Israel is on the west coast of the Mediterranean Sea. The Tigris and Euphrates Rivers, which carve out ancient Babylonia, can be seen flowing southeast into the Persian Gulf. How did the fish get to Babylonia?!

R. Huna b. Yosef said: They went into exile through the t’hom (the primordial deep), and they returned through the t’hom.

Two uses of this unusual term — t’hom — jump out at me, each associated with a very different image and message, but taken together, speak to the present situation and the longed-for future.

We first encounter the term t’hom in the second verse of the Torah:

When God began to create haven and earth — the earth being unformed and void, with darkness over the face of the deep and a wind from God sweeping over the water — (Genesis 1:1-2)

The t’hom is the great watery primordial deep. It precedes everything. It is the raw stuff of which God shapes the world. It is beneath the land, beneath the sea, and metaphysically beyond our world. It harkens back to the original creation.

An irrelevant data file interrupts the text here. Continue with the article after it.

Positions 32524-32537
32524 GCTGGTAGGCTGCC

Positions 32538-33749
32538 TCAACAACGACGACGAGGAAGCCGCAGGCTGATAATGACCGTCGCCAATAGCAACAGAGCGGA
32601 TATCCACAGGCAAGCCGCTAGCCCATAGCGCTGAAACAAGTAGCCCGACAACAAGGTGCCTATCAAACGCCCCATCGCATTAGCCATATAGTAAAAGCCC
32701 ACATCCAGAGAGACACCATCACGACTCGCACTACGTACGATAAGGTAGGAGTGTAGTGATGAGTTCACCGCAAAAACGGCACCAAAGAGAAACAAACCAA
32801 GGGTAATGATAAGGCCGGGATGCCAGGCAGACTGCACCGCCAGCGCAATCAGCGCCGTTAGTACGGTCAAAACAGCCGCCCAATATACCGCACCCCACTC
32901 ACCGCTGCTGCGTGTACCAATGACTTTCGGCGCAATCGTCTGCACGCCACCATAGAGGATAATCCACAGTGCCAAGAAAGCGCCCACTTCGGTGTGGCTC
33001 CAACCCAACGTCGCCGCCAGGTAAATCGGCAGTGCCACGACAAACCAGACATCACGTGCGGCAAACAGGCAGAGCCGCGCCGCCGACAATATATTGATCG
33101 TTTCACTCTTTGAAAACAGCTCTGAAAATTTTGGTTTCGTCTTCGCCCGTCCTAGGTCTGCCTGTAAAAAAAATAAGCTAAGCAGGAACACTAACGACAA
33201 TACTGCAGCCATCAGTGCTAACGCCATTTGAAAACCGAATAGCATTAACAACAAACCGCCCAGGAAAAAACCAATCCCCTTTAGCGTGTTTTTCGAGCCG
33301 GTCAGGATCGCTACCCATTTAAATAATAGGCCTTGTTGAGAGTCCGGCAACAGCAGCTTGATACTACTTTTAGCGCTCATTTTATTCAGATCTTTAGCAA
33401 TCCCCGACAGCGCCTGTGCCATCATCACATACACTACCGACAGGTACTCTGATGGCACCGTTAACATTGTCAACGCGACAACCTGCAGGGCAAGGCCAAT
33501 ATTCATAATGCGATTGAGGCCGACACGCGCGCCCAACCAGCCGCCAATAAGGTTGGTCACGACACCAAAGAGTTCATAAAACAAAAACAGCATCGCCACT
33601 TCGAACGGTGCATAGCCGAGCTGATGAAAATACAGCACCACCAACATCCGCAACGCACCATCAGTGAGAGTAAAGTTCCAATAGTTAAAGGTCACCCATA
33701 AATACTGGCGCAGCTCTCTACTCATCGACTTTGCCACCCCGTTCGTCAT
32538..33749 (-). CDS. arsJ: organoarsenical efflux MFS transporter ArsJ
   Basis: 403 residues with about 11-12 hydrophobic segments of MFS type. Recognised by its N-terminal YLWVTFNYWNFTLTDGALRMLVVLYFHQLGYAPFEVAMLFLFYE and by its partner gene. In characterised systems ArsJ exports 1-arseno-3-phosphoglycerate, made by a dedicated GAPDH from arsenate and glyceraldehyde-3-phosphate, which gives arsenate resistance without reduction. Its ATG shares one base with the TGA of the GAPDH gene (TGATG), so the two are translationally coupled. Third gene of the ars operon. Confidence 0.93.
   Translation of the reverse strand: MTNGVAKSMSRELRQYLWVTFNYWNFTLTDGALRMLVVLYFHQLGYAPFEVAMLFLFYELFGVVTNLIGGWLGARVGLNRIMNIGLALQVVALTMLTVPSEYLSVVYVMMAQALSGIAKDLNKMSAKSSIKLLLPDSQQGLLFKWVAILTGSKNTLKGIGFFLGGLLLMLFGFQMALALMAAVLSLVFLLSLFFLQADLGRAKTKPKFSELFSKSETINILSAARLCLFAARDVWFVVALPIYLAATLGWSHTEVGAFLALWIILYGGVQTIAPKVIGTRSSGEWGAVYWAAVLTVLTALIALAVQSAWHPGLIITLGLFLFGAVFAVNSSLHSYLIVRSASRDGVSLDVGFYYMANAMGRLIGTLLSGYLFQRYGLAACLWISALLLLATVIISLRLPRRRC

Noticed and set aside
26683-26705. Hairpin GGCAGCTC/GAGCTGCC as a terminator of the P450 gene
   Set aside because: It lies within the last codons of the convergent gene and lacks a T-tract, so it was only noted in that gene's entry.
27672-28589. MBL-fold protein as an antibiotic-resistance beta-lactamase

The Flood arose from the primordial deep:

In the six hundredth year of Noah’s life, in the second month, on the seventeenth day of the month, on that day all the fountains of the deep burst apart, and the floodgates of the sky broke open. (Genesis 7:11)

Mentioning t’hom not only solves the fantasy’s logical problem of how the fish could reach Babylonia, it evokes the primordial chaos before creation. The events of 70 C.E. are so great a cataclysm it is as if everything has returned to primordial chaos. How can there ever be order again?

We find the term t’hom in the book of Isaiah, as well. The prophet Isaiah lived in the 8th century B.C.E., long before the Destruction of either the First or Second Temple. Scholars consider chapters 40-55, however, to be the work of another author who lived through the Destruction of the First Temple in 586 B.C.E. This section (chapters 40-55) is attributed to an anonymous prophet scholars have dubbed Deutero-Isaiah, who prophesied the redemption of Israel from Exile in Babylonia, restoration to the Land of Israel eternally promised to them by God, and the unbreakable and permanent quality of their covenant with God. In this context, the Deutero-Isaiah uses the term t’hom with a strikingly different valence:

Awake, awake, clothe yourself with splendor,